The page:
Road Improvement Serving Primarily Commercial Vehicles Does not Defeat Eminent Domain

The Appellate Division held that taking of private property by eminent domain fulfilled a public purpose even though the taking primarily benefited commercial traffic. In the Matter of 225 Front Street, Ltd. v. City of Binghamton the court noted the limited scope of judicial review of a proceeding under the EDPL which "must focus on "whether the proceeding was in conformity with constitutional requirements, whether the proposed acquisition is within the statutory jurisdiction or authority of the condemnor, whether the condemnor's determination and findings were made in accordance with the procedures set forth in EDPL article 2 and ECL article 8, and whether a proposed [public] use, benefit or purpose will be served by the proposed acquisition."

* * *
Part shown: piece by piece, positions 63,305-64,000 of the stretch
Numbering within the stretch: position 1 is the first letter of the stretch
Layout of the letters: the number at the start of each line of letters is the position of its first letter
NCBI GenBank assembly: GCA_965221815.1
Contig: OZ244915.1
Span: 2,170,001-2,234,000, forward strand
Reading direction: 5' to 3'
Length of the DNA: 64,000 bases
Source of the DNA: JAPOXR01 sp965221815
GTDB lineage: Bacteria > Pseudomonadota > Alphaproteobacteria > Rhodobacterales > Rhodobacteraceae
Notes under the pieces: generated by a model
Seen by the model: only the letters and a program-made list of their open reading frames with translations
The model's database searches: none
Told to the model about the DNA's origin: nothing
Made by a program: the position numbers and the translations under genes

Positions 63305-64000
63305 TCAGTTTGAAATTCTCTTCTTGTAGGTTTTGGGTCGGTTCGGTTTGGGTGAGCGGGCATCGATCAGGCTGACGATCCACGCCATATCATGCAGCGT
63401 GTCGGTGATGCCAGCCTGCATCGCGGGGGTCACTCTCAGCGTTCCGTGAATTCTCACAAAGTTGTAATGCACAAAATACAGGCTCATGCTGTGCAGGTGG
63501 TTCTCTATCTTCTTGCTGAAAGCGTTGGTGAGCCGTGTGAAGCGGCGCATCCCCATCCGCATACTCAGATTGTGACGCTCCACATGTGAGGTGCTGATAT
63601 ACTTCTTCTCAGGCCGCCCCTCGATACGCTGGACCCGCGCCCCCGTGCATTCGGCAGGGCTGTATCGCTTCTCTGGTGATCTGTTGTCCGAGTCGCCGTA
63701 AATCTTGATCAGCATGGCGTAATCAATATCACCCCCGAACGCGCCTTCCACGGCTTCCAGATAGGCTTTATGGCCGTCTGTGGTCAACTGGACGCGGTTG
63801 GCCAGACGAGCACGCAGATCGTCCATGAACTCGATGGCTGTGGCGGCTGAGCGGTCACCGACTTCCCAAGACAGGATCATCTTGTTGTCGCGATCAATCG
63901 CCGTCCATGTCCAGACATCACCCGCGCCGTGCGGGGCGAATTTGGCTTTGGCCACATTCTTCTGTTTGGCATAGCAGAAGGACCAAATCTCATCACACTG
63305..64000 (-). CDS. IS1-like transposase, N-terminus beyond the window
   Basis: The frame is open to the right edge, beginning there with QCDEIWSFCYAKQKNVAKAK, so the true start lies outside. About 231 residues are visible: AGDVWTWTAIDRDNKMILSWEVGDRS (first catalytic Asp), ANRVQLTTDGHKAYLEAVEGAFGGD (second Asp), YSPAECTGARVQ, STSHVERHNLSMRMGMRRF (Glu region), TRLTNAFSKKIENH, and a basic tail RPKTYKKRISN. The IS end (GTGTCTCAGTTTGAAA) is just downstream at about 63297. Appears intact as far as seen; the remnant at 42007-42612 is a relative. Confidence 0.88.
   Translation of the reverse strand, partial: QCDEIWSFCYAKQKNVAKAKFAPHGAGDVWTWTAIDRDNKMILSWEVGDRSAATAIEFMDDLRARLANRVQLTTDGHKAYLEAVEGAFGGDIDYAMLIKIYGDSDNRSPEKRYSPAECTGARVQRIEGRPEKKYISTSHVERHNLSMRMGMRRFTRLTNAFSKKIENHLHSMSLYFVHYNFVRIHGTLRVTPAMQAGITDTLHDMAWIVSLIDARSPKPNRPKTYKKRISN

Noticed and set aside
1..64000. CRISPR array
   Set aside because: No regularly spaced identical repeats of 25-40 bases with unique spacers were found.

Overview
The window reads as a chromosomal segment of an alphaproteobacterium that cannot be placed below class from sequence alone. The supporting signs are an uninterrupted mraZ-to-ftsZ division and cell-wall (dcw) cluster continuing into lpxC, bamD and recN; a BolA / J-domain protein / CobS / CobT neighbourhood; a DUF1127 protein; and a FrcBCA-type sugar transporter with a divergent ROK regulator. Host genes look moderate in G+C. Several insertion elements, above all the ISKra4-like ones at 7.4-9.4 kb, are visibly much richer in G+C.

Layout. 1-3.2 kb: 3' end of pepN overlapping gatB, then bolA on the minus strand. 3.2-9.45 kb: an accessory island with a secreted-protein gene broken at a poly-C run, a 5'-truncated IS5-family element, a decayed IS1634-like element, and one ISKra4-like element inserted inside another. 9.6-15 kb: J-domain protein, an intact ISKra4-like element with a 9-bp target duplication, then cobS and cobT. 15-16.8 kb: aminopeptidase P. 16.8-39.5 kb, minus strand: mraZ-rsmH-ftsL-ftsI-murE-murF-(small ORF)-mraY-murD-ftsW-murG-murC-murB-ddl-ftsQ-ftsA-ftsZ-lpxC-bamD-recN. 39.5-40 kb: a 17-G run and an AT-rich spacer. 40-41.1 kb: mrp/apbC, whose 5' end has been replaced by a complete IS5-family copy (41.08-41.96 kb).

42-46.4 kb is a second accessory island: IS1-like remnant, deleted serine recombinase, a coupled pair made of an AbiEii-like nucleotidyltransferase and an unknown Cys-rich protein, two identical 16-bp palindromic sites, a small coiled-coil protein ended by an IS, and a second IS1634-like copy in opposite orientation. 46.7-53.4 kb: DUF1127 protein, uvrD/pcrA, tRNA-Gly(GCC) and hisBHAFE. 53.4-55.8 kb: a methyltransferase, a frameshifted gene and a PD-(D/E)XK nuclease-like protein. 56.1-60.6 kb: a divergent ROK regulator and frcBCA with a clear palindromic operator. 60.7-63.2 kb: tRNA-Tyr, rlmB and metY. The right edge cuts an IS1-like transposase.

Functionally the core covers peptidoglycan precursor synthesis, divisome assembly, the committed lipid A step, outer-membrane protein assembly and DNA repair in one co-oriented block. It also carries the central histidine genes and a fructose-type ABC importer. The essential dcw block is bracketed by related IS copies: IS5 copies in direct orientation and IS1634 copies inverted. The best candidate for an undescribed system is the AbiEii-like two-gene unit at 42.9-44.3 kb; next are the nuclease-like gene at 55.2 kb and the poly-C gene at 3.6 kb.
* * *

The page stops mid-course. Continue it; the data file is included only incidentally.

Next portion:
Here the Court found that the purpose of acquiring the petitioner's property was to facilitate road improvements in order to resolve traffic congestion in the City. Petitioner argued that the taking served no public purpose but was for the private benefit of commercial traffic. The court held: "[p]utting aside the fact that commercial use of public highways has obvious public benefits, there can be no doubt but that where an intersection of two public roadways is constructed in such a way that some vehicles cannot safely negotiate it, all vehicular traffic that utilizes the area is obviously affected. This project, as designed, seeks to address such a concern and, as such, has a public purpose."